close knit community punches above its weight
commissioned by a-n.co.uk
Medway has been reinventing itself since the closure of Chatham Dockyard in 1984, and one of the primary engines of that change has been its vibrant community of artists. The cultural landscape is ad-hoc and independent; most projects are artist-led, although frequently supported by Medway Council and Arts Council funding.
There is a strong history of music and literature in Medway which bleeds into the visual arts network, with many of its key practitioners coming from a multidisciplinary background. That sense of cross-pollination and playfulness is what makes this close-knit community feel so genuine and honest. One of the key venues for such interactions is Nucleus Arts, with studios, galleries, community spaces, and music studios – they have been supporting artists of all stripes for 15 years, fuelling the current surge in creative confidence in the area.
Another great venue is the award winning Sun Pier House, it sits on the river so has fantastic views and light through the windows of its studios and large gallery space. They host monthly exhibitions in the tea room and main gallery, showing a good mix of community art as well as national and international contemporary art, they are also responsible for the Medway Open Studios project, which this year runs from 15 – 23 July.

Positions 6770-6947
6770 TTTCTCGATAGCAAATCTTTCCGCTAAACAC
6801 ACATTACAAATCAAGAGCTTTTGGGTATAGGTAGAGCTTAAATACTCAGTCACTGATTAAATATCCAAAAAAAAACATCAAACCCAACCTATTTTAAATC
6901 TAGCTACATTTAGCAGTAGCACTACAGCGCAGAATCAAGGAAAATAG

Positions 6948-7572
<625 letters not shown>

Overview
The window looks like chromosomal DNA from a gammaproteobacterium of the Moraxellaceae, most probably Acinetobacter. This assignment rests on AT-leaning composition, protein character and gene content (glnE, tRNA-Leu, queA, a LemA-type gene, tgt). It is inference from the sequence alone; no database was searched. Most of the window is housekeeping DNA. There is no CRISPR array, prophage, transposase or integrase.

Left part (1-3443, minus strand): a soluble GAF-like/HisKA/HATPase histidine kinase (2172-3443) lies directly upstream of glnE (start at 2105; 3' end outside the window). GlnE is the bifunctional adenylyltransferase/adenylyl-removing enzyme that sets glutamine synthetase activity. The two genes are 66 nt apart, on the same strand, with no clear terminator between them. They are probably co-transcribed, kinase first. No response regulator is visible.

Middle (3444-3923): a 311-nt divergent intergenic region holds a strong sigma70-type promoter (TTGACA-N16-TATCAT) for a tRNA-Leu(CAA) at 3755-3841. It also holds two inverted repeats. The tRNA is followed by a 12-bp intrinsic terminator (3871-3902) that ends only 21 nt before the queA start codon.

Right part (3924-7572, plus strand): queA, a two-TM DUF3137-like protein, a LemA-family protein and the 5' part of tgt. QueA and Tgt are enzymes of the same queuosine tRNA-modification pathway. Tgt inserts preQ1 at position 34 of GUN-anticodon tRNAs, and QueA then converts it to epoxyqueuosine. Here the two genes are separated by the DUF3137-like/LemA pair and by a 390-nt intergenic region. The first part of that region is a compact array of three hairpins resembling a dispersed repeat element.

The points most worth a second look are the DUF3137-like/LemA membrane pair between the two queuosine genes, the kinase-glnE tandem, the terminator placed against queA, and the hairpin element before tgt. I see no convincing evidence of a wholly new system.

INTRA is a community hub that focuses on printmaking, offering one of the best collections in Kent of specialist arts equipment accessible to the general public. They are a not for profit hosting creative events, classes, activities and studios – the vibe here is fundamentally one of community and they are a key element in the fabric of Medway’s collaborative identity.
Now in its second year, the annual Medway Print Festival has quickly become a staple of the arts calendar. The festival celebrates Medway’s strong tradition of printmaking and brings together exhibitions and workshops across 12 of the most prominent arts venues in the area, helping to forge new ties between the various arts organisations here.